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Houston Texans

Camp spotlight: Chester Pitts


Pitts has held his own this preseason during pass rush drills.

When he came to the Texans seven years ago, guard Chester Pitts was a fresh-faced, starry-eyed guy who was quick with a smile and always seemed to have a little twinkle in his eye.

Now 96 consecutive starts later, he is old. So old, even older offensive lineman Ephraim Salaam jokes about Pitts' longevity.

Salaam says Pitts has "dinosaur bones" in his giant body. Because dinosaur bones last for millions of years.

The 6-4, 310-pound Pitts laughs out loud. He and Salaam are close friends who did a wildly popular TV commercial during the last Super Bowl and still hang out together often.

"That's really funny," Pitts said when reminded of Salaam's comment. "At least these big old bones keep me upright."

{QUOTE}The joke is also a testimony to Pitts' staying power, his ironman status on the team. He's the only player to start all 96 games in Texans history and is hoping to keep that string going to at least a perfect 100 this season.

He's a good bet to do that and much more. Pitts is so durable, he not only has never missed a start – he has missed only six plays in his professional career. And he remembers every one of them almost as if they were an affront to his indestructible reputation.

"I missed four plays in the Indianapolis game two years ago," Pitts said. "It was a coaches' decision. They decided to rotate Fred (Weary) and me. That didn't last long because Fred got hurt in that game."

And the other two missed plays? Those were even more disagreeable. Pitts missed a couple of plays in the Tampa Bay game last year when he jammed his neck hard. They were a harrowing two plays on the sideline.

"I was pulling around and there was a pileup and I kind of dove over the top," Pitts said. "I landed badly and my legs went numb. They were numb for a good two minutes."

With the catastrophic neck injury problems faced by former Texans lineman Cedric Killings and ex-Buffalo Bills tight end Kevin Everett, the moment was not lost on Pitts.

"You get kind of scared for a hot second," he said. "Obviously, it was nothing like the kind of injury those guys had. But you think about it for just a minute

"I just don't like missing plays. I figure if I'm on the sidelines, I'm not doing my job."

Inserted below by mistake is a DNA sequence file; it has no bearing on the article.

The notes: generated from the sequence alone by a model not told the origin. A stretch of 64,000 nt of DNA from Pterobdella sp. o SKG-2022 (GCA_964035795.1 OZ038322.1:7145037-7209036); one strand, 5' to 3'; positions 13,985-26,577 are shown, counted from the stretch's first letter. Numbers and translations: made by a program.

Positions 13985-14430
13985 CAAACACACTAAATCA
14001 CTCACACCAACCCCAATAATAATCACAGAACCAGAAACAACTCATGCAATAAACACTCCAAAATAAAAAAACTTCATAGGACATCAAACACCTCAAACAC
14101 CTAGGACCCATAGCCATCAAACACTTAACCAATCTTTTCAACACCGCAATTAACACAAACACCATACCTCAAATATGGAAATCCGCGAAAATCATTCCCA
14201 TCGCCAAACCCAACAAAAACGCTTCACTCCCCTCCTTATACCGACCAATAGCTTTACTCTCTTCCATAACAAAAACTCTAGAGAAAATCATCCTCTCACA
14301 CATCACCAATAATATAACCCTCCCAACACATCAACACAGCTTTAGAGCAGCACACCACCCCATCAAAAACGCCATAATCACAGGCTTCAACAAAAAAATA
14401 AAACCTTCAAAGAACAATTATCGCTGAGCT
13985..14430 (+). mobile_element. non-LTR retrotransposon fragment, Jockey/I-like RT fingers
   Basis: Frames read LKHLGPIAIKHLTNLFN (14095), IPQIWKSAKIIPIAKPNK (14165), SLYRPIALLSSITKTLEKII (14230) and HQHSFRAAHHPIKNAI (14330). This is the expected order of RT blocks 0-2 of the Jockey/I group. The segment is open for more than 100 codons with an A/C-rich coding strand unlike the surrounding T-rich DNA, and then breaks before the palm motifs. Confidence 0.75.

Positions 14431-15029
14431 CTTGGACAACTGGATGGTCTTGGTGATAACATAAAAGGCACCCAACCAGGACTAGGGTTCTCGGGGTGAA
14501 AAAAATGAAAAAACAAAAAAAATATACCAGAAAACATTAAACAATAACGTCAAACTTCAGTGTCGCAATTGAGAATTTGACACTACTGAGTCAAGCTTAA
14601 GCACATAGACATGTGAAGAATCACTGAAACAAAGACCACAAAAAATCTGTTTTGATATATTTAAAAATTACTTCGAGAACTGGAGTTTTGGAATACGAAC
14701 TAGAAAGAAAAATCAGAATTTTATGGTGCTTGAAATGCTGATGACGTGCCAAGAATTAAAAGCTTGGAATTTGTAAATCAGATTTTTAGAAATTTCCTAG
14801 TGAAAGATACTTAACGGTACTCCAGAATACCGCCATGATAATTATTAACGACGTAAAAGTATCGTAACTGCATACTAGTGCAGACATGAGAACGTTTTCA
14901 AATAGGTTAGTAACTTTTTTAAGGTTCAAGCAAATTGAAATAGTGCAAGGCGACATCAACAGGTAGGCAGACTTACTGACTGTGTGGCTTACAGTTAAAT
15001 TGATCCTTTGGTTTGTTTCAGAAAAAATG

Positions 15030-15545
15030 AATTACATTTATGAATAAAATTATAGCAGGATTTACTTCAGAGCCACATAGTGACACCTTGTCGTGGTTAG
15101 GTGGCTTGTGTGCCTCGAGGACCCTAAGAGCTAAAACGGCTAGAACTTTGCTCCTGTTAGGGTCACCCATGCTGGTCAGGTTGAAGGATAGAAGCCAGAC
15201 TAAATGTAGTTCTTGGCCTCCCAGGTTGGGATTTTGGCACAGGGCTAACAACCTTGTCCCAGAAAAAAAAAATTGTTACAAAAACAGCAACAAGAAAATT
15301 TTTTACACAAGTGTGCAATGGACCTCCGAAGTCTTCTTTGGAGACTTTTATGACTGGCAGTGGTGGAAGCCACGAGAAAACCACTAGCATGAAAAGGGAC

He has never been sidelined for long, of course. The franchise's most consistent and resilient player has answered the call every other play in team history, which encompasses a wide variety of success and failure.

Pitts has seen the Texans' offensive line when it was – pardon the pun – the absolute pits of the NFL. That's when Houston set the NFL record for most sacks allowed with 76 in 2002.

But he also has seen it gravitate toward excellence, as it did last year when it allowed a franchise-low 22 sacks. That was the sixth-best mark in the NFL last season and was nearly half what the team had allowed the previous year. The reduction of 21 sacks in one season was the third-best improvement for any line in the league.

Pitts, though, knows there is a fine line between success and failure.

"It's amazing how fast you can go from zero to hero," he said. "When we first came here, we had a lot of rookies. Our best offensive lineman was Tony Boselli and he never made it on the field.

"That plus the fact we weren't very good offensively. That affected a lot. When you find yourself down 17 points at the half, you have to throw the ball twice as much in the second half and the other team knows it."

Those days are gone and the Texans' line seems destined for even greater things now, especially with offensive line guru Alex Gibbs joining the team as assistant head coach/offense this year. Gibbs has a reputation for coaching superb offensive lines.

He also has a reputation for being quite exuberant. His personality is considered the opposite of the laid-back Pitts, but the veteran lineman says that has been overstated.

"Truth be told, there's been a lot of media hype about that that just isn't right," Pitts said. "There really isn't that much adjusting for either of us.

"He's a regular coach who teaches very good techniques. All I have to do is listen and I'll be fine. He's got a lot of energy and he expects a lot. But I'm an easy student. Just tell me what you want to do and I'll do it."

Pitts does expect the Texans to be a much better team after they impressed many observers by going 8-8 last year. Like many, Pitts has high expectations for this team.

"It's a nice feeling that the expectations aren't just to survive or just to get by," he said. "They are to play well and do well. I kind of like the vibe and I like the added pressure. You know, good players, when the pressure is on… the cream rises to the top.

"(8-8) is the best we've done. But at the end of the day, it's nowhere near where we want it to be. It's better than what we've done and every year, as long as we are getting better, then we'll be fine."

EDITOR'S NOTE: Jim Carley is a veteran Houston sportswriter who has covered the NFL for more than 25 years. He has worked for such newspapers as the Fort Worth Star-Telegram, The Houston Post, the Los Angeles Herald-Examiner and the National Sports Daily covering such teams as the Dallas Cowboys, the Houston Oilers, the Los Angeles Rams and the Oakland Raiders.

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